Afghanistan: what you can do to help

Many of us will have watched the dramatic scenes in Afghanistan over the last week, as the Taliban has taken control of the country and tens of thousands of Afghan citizens have sought to flee the country.

The Government has announced that around 20,000 people will be admitted to the UK from Afghanistan over the next few years, with priority to those “most at risk of human rights abuses and dehumanising treatment by the Taliban.”

This is thought to apply specifically to women and girls, religious and other minorities, and Afghans who worked with the British and Americans forces in roles such as translators, as well as soldiers from the previous government’s army.

It’s easy to feel powerless in the face of stories which have such a global reach and take place many thousands of miles away, but there are things that you can do to help the people of Afghanistan, such as donate to charities working in the field.

Donate money
There are many charities working on the ground in the country, despite the unrest and military actions of recent weeks. Emergency relief charities are asking for donations, with the International Rescue Committee trying to raise $10 million to continue delivering lifesaving aid:

The British Red Cross is also raising funds to support their work. “We are committed to supporting the people of Afghanistan and have been working on the ground for 30 years. We will not stop now. In a spirit of neutrality, independence and impartiality, the Red Cross and Red Crescent Movement work with all communities and in all regions to help reach and assist those most vulnerable.” Money donated will provide Afghans with basic medical supplies and medicines as well as food, shelter and water:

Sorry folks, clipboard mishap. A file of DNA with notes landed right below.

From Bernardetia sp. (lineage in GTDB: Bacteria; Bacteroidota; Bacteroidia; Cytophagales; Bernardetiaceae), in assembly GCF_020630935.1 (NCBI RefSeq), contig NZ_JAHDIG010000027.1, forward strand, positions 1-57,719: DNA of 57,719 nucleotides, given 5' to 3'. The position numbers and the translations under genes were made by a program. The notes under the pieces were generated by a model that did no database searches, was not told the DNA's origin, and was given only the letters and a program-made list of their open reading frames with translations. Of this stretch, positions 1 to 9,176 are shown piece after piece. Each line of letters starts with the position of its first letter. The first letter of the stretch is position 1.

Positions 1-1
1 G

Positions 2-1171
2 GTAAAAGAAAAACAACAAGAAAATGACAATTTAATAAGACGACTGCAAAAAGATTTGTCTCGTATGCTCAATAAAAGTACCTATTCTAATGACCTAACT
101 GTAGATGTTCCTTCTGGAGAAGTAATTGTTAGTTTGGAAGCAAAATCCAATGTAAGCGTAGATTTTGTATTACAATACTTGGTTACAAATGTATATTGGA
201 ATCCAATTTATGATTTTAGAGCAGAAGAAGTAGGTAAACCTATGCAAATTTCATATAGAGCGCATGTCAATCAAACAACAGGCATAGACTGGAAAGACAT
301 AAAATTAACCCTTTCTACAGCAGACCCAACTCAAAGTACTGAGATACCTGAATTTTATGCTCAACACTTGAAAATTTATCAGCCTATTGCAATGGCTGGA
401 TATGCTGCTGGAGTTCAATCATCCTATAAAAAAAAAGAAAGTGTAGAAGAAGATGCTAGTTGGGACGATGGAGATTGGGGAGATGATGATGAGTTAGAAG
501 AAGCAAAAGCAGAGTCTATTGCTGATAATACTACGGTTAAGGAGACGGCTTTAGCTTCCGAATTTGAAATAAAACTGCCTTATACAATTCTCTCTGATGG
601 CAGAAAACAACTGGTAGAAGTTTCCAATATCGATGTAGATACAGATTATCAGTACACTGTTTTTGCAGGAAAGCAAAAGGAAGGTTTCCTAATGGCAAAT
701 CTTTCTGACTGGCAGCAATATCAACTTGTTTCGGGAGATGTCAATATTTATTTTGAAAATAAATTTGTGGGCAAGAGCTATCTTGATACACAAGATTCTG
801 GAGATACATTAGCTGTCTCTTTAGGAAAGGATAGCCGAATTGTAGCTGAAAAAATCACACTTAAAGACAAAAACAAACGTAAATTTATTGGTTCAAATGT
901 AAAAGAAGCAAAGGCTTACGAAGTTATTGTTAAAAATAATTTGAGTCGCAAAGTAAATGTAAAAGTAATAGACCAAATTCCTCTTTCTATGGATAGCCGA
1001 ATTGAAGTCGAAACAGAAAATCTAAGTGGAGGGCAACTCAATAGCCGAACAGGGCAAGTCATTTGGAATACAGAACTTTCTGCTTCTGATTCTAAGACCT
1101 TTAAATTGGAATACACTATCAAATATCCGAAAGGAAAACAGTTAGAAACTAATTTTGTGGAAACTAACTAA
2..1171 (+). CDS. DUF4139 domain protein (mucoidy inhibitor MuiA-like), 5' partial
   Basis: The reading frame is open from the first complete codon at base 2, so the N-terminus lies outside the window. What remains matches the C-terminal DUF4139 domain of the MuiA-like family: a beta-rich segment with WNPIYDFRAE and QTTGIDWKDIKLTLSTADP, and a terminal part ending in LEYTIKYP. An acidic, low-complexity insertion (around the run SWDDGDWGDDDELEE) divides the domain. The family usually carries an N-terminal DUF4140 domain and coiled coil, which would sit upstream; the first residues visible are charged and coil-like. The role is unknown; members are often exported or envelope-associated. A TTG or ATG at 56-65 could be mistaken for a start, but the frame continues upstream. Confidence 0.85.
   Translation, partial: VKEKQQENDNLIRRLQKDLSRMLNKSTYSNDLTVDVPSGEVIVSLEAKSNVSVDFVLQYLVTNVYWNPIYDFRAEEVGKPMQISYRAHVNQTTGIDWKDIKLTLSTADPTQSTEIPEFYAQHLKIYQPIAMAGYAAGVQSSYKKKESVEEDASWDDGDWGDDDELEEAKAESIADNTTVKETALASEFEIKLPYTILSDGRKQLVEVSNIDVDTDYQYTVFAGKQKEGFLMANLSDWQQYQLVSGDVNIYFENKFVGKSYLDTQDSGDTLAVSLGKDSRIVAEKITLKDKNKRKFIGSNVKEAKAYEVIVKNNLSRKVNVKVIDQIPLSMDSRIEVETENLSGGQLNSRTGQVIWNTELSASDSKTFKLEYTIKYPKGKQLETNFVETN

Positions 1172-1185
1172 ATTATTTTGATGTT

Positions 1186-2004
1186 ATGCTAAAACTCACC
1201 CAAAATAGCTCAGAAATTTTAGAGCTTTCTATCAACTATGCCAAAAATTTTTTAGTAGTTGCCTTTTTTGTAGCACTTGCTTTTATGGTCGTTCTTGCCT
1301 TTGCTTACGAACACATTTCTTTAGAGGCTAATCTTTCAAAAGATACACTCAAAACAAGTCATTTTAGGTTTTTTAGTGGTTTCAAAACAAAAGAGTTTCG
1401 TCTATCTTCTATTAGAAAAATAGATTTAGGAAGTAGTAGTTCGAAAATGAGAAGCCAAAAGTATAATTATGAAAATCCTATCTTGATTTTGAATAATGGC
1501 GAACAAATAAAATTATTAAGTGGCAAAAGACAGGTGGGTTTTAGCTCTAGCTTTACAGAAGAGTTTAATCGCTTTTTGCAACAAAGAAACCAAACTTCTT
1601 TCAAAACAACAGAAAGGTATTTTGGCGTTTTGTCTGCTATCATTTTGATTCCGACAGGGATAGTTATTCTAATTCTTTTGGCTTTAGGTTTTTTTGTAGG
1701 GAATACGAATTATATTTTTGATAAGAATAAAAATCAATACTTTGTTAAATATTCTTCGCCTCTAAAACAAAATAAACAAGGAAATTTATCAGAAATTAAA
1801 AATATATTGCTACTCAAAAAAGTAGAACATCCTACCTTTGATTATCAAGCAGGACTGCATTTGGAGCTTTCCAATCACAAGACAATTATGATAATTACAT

Afghanaid provides kitchen kits that allow people who have left their homes to cook and safely store food, plus solar-powered lamps, stoves and gas cylinders. “We are working hard to ensure the safety of our staff and where possible have reopened a number of our offices to continue our work in supporting remote rural communities. We are delivering emergency support to families whose lives have been destroyed or uprooted by the conflict”:

There is especial concern about the plight of women and girls in the country, as the last time the Taliban were in power they forced them to wear burqas and refused to let women work. Charity Women for Women International is “confident” that community and religious leaders will allow it to continue operating. “We are committed to finding practical, safe, solutions so that we can continue to operate and make a positive difference for the people of Afghanistan who have already suffered far too much and who deserve peace and prosperity”: